***½/**** Image A- Sound A- Extras B+
starring Orson Welles, Oja Kodar, Elmyr de Hory, Clifford Irving
written and directed by Orson Welles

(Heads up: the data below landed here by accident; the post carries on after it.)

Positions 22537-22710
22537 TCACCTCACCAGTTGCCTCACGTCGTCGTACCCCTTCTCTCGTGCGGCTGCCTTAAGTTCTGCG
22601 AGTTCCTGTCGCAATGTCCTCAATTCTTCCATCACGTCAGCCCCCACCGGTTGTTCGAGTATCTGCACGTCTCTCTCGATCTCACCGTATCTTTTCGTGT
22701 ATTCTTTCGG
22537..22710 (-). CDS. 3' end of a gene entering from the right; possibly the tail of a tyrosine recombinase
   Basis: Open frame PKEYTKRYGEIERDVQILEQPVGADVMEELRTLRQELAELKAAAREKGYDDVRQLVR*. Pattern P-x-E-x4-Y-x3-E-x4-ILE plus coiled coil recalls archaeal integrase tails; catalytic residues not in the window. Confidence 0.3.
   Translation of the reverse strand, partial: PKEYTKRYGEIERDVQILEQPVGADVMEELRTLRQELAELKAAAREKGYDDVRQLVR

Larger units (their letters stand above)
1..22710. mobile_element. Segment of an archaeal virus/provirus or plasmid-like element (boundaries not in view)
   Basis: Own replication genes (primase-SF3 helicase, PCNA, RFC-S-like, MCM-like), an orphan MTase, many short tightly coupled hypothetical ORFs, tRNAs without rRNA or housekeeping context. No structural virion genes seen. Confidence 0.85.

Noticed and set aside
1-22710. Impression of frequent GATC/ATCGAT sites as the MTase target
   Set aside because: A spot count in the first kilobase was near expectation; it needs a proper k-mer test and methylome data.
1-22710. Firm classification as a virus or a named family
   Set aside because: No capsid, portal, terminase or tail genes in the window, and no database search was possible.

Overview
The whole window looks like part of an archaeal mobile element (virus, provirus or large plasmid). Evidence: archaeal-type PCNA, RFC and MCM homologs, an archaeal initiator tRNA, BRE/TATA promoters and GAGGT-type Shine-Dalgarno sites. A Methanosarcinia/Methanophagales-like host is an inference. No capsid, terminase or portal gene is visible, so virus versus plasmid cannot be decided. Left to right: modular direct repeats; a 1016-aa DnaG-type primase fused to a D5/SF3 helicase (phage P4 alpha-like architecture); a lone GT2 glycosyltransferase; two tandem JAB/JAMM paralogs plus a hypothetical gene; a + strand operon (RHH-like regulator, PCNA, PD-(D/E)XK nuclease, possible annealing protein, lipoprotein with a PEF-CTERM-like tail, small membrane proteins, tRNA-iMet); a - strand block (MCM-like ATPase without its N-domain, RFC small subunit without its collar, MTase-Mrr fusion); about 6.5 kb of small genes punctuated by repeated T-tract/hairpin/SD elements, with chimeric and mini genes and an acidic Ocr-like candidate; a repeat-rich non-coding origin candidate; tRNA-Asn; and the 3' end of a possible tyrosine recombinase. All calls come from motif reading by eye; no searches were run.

by Bryant Frazer In 1971, Pauline Kael did her best to kill Orson Welles. In "Raising Kane," an essay originally published in THE NEW YORKER and later used as a lengthy introduction to the published screenplay, she argued that Welles had unfairly taken authorial credit for a film whose real creative force was Welles's credited co-screenwriter, Herman J. Mankiewicz. Kael's piece was persuasive but hardly comprehensive, cherry-picking evidence in an effort to make a liar of Welles. (In his definitive 1978 book The Making of Citizen Kane, Robert Carringer described Kael's charge that Welles did not contribute to the script as "a flagrant misrepresentation," although he did allow that Welles may have hoped not to credit Mankiewicz.) Making the case against Kane was an opportunity for Kael to escalate her ongoing crusade against the auteur theory; it doesn't seem that she held any personal grudge against Welles, especially given her loving notice for his Chimes at Midnight, made just a few years earlier. But for the aging Welles, by that time a subject of mockery in Hollywood who struggled to finance even the most bargain-basement film projects, the apparently unprovoked attack must have stung. F for Fake is his elegant response: a good-natured but deeply-felt riposte, executed with his considerable showmanship and meant to humble artist and critic alike.